Robert Christgau: Dean of American Rock Critics

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Consumer Guide Album

The Velvet Underground: The Velvet Underground and Nico [Verve, 1967]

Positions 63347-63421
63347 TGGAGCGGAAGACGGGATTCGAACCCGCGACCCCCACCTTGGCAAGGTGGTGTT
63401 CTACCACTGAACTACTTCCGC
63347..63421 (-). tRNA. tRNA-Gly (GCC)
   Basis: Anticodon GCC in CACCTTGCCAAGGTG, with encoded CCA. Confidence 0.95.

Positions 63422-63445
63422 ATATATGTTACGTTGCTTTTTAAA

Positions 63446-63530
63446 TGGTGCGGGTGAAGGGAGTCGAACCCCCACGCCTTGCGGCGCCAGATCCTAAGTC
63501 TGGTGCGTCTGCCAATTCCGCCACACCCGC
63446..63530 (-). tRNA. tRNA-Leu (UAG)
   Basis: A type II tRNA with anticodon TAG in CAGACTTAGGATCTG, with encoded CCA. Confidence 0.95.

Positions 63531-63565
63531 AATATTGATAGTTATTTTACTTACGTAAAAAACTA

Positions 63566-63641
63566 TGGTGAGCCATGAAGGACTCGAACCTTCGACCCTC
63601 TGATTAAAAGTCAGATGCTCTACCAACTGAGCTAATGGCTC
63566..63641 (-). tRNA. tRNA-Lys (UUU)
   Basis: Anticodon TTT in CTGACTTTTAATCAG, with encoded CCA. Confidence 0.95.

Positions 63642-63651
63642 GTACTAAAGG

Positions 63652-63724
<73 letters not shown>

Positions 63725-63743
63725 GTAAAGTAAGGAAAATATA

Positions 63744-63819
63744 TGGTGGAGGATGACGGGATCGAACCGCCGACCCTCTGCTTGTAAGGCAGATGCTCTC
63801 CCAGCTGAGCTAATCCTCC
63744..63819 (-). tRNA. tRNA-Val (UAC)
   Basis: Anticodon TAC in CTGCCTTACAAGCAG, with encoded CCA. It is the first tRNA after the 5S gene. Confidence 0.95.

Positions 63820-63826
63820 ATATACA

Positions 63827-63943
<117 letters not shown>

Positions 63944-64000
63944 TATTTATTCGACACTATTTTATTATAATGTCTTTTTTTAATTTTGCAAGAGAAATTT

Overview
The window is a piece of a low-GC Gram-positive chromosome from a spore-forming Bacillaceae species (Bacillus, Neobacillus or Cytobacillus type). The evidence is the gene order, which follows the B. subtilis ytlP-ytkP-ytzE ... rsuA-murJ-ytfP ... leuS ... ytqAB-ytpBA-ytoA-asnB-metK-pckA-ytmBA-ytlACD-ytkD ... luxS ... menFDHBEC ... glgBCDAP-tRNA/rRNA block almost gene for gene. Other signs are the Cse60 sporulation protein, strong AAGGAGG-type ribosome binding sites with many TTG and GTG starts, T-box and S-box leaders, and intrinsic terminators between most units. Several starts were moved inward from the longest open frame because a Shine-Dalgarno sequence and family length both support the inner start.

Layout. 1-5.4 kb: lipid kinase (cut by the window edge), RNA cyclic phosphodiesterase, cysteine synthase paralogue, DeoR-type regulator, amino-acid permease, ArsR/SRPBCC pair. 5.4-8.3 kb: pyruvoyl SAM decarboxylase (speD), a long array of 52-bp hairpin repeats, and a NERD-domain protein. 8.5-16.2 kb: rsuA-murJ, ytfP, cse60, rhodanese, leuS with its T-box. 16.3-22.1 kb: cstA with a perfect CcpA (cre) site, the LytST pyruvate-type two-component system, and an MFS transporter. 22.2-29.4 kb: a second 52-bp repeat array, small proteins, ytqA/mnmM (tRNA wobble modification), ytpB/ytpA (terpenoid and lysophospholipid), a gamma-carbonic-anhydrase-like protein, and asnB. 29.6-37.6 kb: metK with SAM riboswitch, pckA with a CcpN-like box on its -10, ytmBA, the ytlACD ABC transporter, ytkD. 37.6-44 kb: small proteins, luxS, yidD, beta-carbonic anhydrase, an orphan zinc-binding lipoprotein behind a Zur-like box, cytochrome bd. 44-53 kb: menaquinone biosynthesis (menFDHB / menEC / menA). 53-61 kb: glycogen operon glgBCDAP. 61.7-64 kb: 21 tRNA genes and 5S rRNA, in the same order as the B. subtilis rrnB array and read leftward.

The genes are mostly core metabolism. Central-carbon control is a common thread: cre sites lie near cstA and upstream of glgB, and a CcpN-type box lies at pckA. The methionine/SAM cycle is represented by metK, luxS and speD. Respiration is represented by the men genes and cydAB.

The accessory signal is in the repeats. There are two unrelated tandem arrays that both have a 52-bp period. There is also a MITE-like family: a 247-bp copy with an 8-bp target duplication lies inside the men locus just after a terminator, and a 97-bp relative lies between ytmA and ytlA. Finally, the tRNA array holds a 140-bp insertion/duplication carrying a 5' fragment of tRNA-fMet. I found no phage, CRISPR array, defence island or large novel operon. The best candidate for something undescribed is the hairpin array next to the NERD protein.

This was hard to suss out at the time, which is probably why people are still learning from it. It sounds intermittently crude, thin, and pretentious at first, but it never stops getting better; even "Venus in Furs," Lou Reed's first recorded sadie-maisie exploitation, is held in place by the narcotic drone that identifies and unifies the LP musically. Nico's contained chantoozy sexuality works against the dispassionate abandon of Reed's chant singing for a vocal variety the band will never duplicate, although their ever-increasing mastery of electric noise and throwaway wordplay, will more than make up for it. How about that--they're gonna be famous more than 15 minutes. A